“You can’t really know where you are going until you know where you have been.” - Maya Angelou
I started drawing when I was eight years old. I came from a large family. Five kids, two dogs, revolving birds, hamsters, fish and of course, my two amazing and loving parents. My mom and dad were naturally gifted artists but having to provide for myself and my four siblings wasn’t easy, so their love of art took a backseat to other responsibilities.
My mom stayed home to raise the five of us and my dad worked as an electrical engineer. This left them with very little time to pursue anything else. It wasn’t until my siblings and I were old enough to move out of the house that my mom started painting again. Over the years she has experimented with different mediums and today has found her niche creating the most amazing commissioned portraits in charcoal. She inspires me daily to keep doing what I love.
My mom definitely influenced my love of art, but if there was one person who I can credit with igniting my passion for drawing, it was my dad. He loved to draw, he was good at it and he was a great teacher. He always told me that a good drawing doesn’t just make you see but also makes you feel something. These simple words have stuck with me my whole life and have been an instrumental part of anything I do even outside of art.
My dad insisted that I draw everyday. It didn’t matter for how long or what the subject was, he just encouraged me to draw. Often, he would cut out pages from my mom’s magazines, usually full-page ads with faces of men or women. He would then cut the faces in half and tape them onto paper. The idea being that I would sketch the other half of the face to complete the picture. This simple exercise taught me so much about drawing and quickly improved my skills. It also gave me time with my dad doing something we both loved.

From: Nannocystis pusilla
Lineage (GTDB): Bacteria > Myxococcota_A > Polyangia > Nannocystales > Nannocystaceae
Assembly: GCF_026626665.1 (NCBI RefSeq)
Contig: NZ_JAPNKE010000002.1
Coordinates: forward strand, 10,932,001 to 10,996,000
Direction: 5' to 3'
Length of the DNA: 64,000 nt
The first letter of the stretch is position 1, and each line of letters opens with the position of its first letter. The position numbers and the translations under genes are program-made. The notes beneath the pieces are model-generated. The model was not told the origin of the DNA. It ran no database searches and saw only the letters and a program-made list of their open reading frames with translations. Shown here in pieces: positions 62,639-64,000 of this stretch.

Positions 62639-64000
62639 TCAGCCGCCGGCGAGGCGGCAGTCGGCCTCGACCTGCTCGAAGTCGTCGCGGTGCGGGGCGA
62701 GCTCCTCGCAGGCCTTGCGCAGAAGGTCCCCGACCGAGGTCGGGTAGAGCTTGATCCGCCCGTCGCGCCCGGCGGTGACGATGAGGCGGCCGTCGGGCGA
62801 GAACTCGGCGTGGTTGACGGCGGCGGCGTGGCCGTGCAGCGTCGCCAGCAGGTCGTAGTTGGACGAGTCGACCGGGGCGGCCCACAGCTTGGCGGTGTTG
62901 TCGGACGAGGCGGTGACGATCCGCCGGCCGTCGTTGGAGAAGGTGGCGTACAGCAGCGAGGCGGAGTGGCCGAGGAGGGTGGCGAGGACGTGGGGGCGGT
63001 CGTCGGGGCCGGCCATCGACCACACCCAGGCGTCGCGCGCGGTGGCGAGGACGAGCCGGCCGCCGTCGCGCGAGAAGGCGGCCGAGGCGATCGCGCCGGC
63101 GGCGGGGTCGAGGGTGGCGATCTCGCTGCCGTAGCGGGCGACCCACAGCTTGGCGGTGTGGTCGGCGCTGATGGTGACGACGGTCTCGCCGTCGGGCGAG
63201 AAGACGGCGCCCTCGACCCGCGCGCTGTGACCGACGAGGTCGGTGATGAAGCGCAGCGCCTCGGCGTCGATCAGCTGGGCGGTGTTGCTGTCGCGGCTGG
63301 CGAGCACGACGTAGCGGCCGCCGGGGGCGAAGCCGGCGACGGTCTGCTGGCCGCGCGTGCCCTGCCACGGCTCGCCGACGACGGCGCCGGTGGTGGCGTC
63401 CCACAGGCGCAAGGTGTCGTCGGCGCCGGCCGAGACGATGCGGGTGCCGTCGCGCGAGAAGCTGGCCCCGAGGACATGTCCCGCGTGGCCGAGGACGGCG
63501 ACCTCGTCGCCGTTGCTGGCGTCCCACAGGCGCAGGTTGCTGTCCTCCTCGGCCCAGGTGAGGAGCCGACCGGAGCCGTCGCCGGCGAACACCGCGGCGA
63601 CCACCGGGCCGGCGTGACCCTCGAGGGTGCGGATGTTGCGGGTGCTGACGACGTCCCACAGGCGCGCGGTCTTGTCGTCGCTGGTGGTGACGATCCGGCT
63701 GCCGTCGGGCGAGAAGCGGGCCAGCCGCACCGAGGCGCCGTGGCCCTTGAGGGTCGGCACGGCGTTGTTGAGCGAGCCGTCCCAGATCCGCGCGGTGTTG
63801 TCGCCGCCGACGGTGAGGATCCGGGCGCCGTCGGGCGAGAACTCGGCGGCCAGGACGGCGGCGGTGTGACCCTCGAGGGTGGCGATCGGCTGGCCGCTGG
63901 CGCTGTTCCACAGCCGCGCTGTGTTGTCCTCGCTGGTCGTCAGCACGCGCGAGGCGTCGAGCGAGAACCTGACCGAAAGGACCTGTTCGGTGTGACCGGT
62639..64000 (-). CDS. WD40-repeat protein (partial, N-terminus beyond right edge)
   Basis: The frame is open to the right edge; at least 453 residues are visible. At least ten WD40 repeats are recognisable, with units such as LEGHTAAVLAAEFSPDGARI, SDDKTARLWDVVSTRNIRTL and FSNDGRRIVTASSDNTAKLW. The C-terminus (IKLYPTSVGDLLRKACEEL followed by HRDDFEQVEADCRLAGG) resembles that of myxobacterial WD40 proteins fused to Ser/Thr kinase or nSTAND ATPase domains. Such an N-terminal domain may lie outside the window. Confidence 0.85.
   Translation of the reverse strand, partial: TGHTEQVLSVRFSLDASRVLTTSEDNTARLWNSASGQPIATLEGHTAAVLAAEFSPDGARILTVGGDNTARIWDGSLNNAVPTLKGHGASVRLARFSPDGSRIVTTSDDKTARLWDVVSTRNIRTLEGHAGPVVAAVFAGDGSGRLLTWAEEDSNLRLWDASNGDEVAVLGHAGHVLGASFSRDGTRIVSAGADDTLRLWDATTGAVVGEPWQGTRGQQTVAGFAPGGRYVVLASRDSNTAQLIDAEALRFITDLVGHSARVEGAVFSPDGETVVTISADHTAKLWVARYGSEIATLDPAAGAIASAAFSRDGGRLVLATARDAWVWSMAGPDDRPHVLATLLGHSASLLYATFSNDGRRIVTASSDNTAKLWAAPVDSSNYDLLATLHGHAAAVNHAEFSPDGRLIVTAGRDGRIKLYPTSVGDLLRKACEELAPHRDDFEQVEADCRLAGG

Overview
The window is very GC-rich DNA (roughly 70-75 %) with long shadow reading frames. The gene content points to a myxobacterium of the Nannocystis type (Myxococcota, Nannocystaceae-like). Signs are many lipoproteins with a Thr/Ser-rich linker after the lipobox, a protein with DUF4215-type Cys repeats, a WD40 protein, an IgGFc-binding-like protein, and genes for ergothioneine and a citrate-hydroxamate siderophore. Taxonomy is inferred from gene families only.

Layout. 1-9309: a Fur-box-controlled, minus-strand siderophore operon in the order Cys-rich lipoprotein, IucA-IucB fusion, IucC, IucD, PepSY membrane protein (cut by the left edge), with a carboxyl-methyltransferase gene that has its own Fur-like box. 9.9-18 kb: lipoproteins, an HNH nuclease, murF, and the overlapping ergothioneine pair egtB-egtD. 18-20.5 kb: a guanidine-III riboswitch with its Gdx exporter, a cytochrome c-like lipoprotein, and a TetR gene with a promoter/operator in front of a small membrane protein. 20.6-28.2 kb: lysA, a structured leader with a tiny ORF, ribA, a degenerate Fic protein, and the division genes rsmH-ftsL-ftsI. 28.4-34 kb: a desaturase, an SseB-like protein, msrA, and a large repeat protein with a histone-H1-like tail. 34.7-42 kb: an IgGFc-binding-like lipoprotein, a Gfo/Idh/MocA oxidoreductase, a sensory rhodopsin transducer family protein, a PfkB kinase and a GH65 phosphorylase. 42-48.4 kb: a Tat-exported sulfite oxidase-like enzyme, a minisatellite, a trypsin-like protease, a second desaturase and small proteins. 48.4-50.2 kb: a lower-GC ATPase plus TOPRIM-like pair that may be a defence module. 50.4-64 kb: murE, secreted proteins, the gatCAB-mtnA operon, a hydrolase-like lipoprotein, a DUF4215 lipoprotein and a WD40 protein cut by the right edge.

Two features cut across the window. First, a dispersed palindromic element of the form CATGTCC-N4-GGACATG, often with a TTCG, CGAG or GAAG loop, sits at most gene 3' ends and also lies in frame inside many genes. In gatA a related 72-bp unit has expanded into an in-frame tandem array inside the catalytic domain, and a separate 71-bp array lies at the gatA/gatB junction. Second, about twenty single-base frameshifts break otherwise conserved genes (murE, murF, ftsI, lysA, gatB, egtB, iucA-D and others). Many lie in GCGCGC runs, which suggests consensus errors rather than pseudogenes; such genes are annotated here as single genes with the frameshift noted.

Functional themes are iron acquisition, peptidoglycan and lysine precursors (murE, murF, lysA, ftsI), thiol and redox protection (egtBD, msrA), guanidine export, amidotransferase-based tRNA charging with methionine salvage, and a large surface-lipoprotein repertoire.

It wasn’t until about age 12 that I began drawing animals. This is when my passion for drawing really blossomed. My dad no longer had to remind me to draw everyday. It was all I wanted to do. Staring into the faces of cute, furry animals and being able to capture their unique personalities on paper was my ultimate thrill. It still is today.
Looking back, my love for drawing and the skills I have acquired, I come by naturally, thanks to my parents. It’s been over 23 years since my dad passed away and not a day goes by that I don’t think of him, especially when I start a new drawing. He showed me that if I put my heart and soul into everything I do then even the smallest tasks will have greater meaning. Most importantly, he taught me to take the time to do what makes me happy and whenever possible to spread the happiness around. This is what I hope to do with every portrait that I draw.
Below are some of my first drawings I did when I was 12 years old.